Typical ADHD/Non-ADHD Relationship Patterns • Hyperfocus Try not to look back (too tempting to “blame” ADD partner for problems, which isn't accurate). All relationships present challenges at some point in time. ADD and ADHD can certainly have a unique impact on relationships. When partners struggle with ADHD intimate relationships can be damaged by Symptoms of Adult ADHD that Interfere with Relationships if failure to complete tasks is a common problem impacting your relationship.
For the partner with ADHD, this means learning how to manage your symptoms. For the non-ADHD partner, this means learning how to react to frustrations in ways that encourage and motivate your partner. If you have ADHD, you may zone out during conversations, which can make your partner feel ignored and devalued.
Even when someone with ADHD is paying attention, they may later forget what was promised or discussed. This can lead to difficulty finishing tasks as well as general household chaos.
If you have ADHD, you may blurt things out without thinking, which can cause hurt feelings. Many people with ADHD have trouble moderating their emotions. You may lose your temper easily and have trouble discussing issues calmly.
Your partner may feel like they have to walk on eggshells to avoid blowups.
Adult ADHD and Relationships
You and your partner are more different than you think—especially if only one of you has ADHD. Let your partner describe how they feel without interruption from you to explain or defend yourself. You may want to write the points down so you can reflect on them later. Ask them to do the same for you and really listen with fresh ears and an open mind. The more both of you learn about ADHD and its symptoms, the easier it will be to see how it is influencing your relationship.
You may find that a light bulb comes on.
So many of your issues as a couple finally make sense! Acknowledge the impact your behavior has on your partner. Separate who your partner is from their symptoms or behaviors.
The same goes for the non-ADHD partner too. Recognize that nagging usually arises from feelings of frustration and stress, not because your partner is an unsympathetic harpy. How the partner with ADHD often feels: Overwhelmed, secretly or overtly, by the constant stress caused by ADHD symptoms. Keeping daily life under control takes much more work than others realize. Subordinate to their spouses. Their partners spend a good deal of time correcting them or running the show.
The corrections make them feel incompetent, and often contribute to a parent-child dynamic. Men can describe these interactions as making them feel emasculated. They often hide a large amount of shame, sometimes compensating with bluster or retreat. Afraid to fail again. As their relationships worsen, the potential of punishment for failure increases.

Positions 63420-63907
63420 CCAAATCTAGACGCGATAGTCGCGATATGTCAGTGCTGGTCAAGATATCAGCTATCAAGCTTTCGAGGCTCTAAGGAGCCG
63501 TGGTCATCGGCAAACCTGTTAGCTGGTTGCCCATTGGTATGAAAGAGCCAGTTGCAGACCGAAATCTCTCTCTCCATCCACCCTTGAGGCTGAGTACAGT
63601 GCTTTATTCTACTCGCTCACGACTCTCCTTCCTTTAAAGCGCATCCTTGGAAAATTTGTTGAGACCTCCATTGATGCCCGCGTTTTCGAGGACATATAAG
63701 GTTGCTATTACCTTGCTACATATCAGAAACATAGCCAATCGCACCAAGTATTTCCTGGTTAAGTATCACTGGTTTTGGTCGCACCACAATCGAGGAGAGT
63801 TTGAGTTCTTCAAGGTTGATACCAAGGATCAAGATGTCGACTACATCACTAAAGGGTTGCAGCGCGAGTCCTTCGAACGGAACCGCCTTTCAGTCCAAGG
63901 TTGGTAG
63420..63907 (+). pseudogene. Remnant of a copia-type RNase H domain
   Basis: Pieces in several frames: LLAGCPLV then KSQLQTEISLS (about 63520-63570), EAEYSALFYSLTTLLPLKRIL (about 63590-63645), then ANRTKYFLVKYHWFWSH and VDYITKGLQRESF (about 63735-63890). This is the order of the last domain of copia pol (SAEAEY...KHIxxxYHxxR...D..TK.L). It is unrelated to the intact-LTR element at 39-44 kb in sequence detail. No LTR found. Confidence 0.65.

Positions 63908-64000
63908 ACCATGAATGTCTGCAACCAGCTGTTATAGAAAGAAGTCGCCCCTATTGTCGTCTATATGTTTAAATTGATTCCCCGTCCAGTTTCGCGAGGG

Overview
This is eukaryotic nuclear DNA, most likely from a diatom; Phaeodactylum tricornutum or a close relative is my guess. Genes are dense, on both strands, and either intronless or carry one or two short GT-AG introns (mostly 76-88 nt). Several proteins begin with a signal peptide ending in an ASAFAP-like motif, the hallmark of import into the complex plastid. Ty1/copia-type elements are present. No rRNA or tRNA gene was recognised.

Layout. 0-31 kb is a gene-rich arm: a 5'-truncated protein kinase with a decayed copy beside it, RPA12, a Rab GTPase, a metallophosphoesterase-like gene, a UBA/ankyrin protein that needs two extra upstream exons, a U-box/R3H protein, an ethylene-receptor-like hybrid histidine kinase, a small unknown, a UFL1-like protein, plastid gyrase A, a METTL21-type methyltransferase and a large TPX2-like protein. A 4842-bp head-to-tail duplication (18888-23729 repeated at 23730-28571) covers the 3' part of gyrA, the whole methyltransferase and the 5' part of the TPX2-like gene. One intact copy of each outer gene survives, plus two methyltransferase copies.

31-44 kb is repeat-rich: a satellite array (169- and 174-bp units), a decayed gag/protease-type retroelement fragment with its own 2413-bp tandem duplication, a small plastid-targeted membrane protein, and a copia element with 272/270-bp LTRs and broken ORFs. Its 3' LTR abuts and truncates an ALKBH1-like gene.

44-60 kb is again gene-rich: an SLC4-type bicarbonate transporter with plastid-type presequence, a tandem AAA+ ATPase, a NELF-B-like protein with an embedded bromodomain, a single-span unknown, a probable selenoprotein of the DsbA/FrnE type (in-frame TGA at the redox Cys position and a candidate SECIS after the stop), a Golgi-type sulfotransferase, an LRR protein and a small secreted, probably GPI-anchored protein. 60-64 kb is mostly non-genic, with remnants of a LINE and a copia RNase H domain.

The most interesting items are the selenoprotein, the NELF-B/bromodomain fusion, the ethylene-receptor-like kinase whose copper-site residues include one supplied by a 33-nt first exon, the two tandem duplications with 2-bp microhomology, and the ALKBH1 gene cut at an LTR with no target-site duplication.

But their inconsistencies resulting from ADHD mean that this partner will fail at some point. Anticipating failure results in reluctance to try. Longing to be accepted. One of the strongest emotional desires of those with ADHD is to be loved as they are, in spite of imperfections. How the non-ADHD partner often feels: The lack of attention is interpreted as lack of interest rather than distraction. Angry and emotionally blocked. This can cause resentment and frustration for the partner, who might feel like he or she does more of the work at home.
Many adults with ADHD have difficulty regulating their emotions. This can result in angry outbursts that leave partners feeling hurt or fearful.
While the adult with ADHD in the relationship is at risk of feeling micromanaged and overwhelmed with criticism, the non-ADHD partner might feel disconnected, lonely, or underappreciated.
More often than not, the behaviors on the surface i. This chronic pattern of micromanaging and underachievement can result in feelings of shame and insecurity for the ADHD partner. It also increases the risk of depression. When couples work to improve communication skills, they can restore balance to the relationship.
ADHD and Relationships: How to Make it Work
Try these strategies to communicate effectively with your partner: Sharing your struggles helps your partner understand how ADHD impacts your behavior Hold eye contact when listening For long conversations, consider a fidget toy like a squeeze ball to keep your mind engaged Focus on teamwork.
To create balance in a relationship, two partners have to work together. Divide tasks based on strengths. If ADHD interferes with your ability to pay bills on time or manage money, ask your partner to handle that task. When couples divide tasks based on their strengths, they get through their to-do lists without either partner feeling overburdened or resentful.
Have a weekly meeting at a predetermined time to discuss the workload and rebalance the tasks if one of you is feeling overwhelmed. Weekly check-ins are also a great opportunity to slow down and connect and plan time together to strengthen your bond.